# Combining two results from partial integration

I have a set of two PDEs: $$\partial_{\tau}\theta+\partial_{\eta}\psi=0$$ $$\partial_{\tau}\psi=-\partial_{\eta}\theta+\alpha\partial_{\eta}^{2}\psi$$

These can be combined into a wave equation of the form: $$\partial_{\tau}^{2}\theta=\partial_{\eta}^{2}\left[\theta+\alpha\partial_{\tau}\theta\right]$$

which with the ansatz: $$\theta=\sin\left(\eta\right)\exp\left(-\omega\tau\right)$$

gives the dispersion relation: $$\omega^2-\alpha\omega+1=0$$

The solution to the dispersion relation is $\omega=\omega_r+i\omega_i$ with $\omega_r=\frac{1}{2}\alpha$ and $\omega_i=\pm\sqrt{1-\frac{1}{4}\alpha^2}$.

Now i would like to determine $\psi\left(\eta,\tau\right)$, I attempted to do this by using the original equations in a rewritten form:

1. $$\partial_{\eta}\psi = -\partial_{\tau}\theta \rightarrow \psi\left(\eta,\tau\right) = -\omega\cos\left(\eta\right)\exp\left(-\omega\tau\right)+K_1$$

2. $$\partial_{\tau}\psi = -\partial_{\eta}\theta-\alpha\partial_{\eta}\partial_{\tau}\theta \rightarrow \psi\left(\eta,\tau\right) = \left(\frac{1}{\omega}-\alpha\right)\cos\left(\eta\right)\exp\left(-\omega\tau\right) + K_2$$

but as far as i can see these two partial solutions cannot be combined to satisfy both original equations simulateously. How do i go about getting a solution for $\psi$?

• How is the solution you derived a solution? since you end up with $\omega^2$ on the l.h.s and something linear on the r.h.s? unless its a dispersion relation that you obtain? or I am being silly. – Chinny84 Feb 8 '16 at 11:06
• @Chinny84 - I indeed obtain a dispersion relation: $\omega^2 - \alpha\omega + 1=0$, from there $\omega=\omega_r+i\omega_i$ with $\omega_r=\frac{1}{2}\alpha$ and $\omega_i=\pm\sqrt{1-\frac{1}{4}\alpha^2}$. I didn't include it in the question because i wanted to keep it short... – nluigi Feb 8 '16 at 11:15
• @Chinny84 - do you mean the wave equation or the continuity/navier-stokes equations? I think i have gone over the derivations about a hundred times now and i think i atleast got the pde's correct. Please correct me if i am wrong... – nluigi Feb 8 '16 at 11:22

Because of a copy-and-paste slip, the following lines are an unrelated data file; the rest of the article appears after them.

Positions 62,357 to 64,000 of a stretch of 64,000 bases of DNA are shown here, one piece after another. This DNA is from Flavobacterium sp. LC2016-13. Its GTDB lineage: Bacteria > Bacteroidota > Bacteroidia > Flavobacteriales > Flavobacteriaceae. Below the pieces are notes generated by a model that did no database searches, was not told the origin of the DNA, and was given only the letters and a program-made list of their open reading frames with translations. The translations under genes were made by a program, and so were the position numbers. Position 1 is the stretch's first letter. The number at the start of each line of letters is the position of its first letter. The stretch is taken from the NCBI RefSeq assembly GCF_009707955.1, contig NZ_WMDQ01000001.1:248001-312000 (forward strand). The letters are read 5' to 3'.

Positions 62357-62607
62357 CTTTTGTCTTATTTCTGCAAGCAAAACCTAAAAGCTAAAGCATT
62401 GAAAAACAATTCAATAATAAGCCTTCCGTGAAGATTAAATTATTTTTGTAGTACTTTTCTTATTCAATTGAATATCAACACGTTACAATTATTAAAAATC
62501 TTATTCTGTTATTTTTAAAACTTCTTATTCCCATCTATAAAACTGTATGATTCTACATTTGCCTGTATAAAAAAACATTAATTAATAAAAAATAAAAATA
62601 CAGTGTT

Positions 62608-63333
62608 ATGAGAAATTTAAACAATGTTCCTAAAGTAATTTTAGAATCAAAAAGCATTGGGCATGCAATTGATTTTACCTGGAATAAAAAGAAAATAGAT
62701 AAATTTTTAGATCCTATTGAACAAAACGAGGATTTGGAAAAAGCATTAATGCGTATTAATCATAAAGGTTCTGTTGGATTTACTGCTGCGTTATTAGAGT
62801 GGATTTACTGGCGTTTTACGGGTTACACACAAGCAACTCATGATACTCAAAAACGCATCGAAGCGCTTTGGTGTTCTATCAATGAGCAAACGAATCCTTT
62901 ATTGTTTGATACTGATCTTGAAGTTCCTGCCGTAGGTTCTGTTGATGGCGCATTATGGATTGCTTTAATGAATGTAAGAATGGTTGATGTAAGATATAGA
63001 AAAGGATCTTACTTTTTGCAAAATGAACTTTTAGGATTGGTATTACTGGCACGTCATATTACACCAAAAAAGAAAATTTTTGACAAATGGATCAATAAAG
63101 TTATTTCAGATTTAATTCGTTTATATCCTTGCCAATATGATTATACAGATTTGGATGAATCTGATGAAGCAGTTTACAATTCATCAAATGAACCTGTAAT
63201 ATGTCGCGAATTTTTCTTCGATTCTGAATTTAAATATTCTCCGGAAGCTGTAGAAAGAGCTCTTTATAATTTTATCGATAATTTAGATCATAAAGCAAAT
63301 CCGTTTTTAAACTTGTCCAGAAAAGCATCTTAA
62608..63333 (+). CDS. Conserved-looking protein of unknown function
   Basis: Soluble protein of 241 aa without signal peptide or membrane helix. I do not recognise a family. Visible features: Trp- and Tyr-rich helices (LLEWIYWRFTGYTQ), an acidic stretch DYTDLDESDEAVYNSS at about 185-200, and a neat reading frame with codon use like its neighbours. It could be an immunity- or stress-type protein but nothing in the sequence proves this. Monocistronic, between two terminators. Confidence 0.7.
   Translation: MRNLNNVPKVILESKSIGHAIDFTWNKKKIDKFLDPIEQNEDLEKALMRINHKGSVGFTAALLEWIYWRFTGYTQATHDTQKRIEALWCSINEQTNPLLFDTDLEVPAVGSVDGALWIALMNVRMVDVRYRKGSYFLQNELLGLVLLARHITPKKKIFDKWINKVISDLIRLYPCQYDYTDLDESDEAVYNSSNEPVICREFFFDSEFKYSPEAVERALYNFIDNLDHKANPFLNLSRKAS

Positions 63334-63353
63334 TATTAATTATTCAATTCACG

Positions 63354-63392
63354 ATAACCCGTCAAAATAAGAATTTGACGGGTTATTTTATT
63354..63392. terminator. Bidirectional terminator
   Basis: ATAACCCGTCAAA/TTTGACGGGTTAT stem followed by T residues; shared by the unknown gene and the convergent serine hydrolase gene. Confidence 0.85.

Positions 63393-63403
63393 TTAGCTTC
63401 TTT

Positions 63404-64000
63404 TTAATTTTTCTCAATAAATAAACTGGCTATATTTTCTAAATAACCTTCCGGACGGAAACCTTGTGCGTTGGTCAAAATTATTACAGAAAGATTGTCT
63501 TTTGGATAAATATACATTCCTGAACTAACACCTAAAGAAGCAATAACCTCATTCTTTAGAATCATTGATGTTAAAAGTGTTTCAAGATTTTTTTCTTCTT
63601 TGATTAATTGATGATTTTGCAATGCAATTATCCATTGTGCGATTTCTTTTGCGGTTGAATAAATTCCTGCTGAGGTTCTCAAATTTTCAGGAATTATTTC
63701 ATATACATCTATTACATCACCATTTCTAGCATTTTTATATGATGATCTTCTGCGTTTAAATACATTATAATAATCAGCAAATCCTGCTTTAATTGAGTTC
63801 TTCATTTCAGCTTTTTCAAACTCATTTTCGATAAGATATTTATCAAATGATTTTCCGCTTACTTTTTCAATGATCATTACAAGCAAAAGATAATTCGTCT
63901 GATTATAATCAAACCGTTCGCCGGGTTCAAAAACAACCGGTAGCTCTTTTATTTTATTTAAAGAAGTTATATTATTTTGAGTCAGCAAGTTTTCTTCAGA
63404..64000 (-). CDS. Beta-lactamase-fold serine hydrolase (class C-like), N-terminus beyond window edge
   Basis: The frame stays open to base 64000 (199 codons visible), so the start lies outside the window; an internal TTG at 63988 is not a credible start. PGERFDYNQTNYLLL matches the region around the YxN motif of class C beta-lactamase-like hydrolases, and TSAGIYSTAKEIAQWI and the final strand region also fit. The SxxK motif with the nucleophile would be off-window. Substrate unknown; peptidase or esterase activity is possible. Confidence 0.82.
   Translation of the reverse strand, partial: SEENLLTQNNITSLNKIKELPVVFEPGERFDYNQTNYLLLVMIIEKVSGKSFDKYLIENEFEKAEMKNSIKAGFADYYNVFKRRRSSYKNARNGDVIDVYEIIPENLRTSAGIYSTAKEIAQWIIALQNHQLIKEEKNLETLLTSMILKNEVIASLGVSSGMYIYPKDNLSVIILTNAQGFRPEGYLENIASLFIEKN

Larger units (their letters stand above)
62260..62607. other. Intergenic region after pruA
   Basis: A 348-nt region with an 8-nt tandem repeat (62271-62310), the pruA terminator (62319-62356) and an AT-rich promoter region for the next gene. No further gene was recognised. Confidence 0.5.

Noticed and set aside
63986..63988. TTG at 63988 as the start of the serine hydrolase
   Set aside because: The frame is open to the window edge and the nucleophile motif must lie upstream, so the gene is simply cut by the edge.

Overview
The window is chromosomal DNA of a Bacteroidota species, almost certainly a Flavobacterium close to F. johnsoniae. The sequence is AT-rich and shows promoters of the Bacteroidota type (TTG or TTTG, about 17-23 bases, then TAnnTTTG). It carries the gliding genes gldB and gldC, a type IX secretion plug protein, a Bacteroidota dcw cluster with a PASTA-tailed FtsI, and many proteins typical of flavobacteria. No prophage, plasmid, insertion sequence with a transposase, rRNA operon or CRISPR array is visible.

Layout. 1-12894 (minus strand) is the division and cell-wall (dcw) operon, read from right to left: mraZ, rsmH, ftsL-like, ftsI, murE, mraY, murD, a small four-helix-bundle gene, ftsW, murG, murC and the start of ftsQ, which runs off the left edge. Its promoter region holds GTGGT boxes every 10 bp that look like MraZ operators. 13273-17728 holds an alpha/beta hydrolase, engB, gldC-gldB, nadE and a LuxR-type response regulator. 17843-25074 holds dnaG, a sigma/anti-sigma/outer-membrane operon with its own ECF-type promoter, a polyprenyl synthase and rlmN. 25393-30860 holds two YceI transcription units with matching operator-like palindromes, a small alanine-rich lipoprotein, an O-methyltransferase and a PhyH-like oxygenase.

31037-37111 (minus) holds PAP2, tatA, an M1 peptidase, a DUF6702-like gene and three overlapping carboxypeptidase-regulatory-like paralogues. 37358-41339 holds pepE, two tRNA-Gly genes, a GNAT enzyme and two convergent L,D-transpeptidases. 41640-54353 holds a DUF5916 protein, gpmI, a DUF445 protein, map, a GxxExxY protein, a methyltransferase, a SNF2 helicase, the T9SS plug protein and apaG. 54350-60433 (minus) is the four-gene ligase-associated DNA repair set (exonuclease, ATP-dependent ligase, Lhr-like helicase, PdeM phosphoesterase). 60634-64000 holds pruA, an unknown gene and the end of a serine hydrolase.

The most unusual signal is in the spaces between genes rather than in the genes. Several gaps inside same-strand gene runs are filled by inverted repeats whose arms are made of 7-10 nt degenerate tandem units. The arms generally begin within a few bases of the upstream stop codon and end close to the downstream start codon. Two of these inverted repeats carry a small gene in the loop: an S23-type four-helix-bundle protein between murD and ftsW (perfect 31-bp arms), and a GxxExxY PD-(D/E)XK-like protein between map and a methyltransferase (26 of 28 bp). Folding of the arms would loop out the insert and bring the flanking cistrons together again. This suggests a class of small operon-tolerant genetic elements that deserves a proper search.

• no i was wrong! Sorry about that haste remark. I will work on this. I used both in way, since both form foundations to Magneto-Hydrodynamics. – Chinny84 Feb 8 '16 at 11:24
• @Chinny84 - I actually think i found a solution and am writing an answer as we speak... perhaps you can comment on it in a few minutes? – nluigi Feb 8 '16 at 11:26

As it turns out the two results for $\psi$ are actually equivalent as by the dispersion relation:

$$\frac{1}{\omega}-\alpha=\frac{1}{\omega}\left(1-\alpha\omega\right)=-\omega$$

Alternative method: First, redefine $\theta$ and $\psi$ using a scalar $\phi$: $$\theta=\partial_{\eta}\phi\quad\psi=-\partial_{\tau}\phi$$

This ensures that: $$\partial_{\tau}\theta+\partial_{\eta}\psi=0$$ is exactly satisfied and yields a wave equation for $\phi$ from the other equation: $$\partial_{\tau}^{2}\phi=\partial_{\eta}^{2}\left[\phi+\alpha\partial_{\tau}\phi\right]$$

The solution for $\phi$ has a similar form as previously found for $\theta$: $$\phi\left(\eta,\tau\right)=\left[A\sin\left(\eta\right)+B\cos\left(\eta\right)\right]\exp\left(-\omega\tau\right)$$ where the constants $A$ and $B$ are yet to be determined.

From the definitions for $\theta$ and $\psi$ I find: $$\theta=\partial_{\eta}\phi=\left[A\cos\left(\eta\right)-B\sin\left(\eta\right)\right]\exp\left(-\omega\tau\right)$$

$$\psi=-\partial_{\tau}\phi=\omega\left[A\sin\left(\eta\right)+B\cos\left(\eta\right)\right]\exp\left(-\omega\tau\right)$$

Now if I am looking for a solution of $\psi$ which corresponds to a $\theta$ distribution: $$\theta=\sin\left(\eta\right)\exp\left(-\omega\tau\right)$$ I require $A=0$ and $B=-1$ such that: $$\psi=-\omega\cos\left(\eta\right)\exp\left(-\omega\tau\right)$$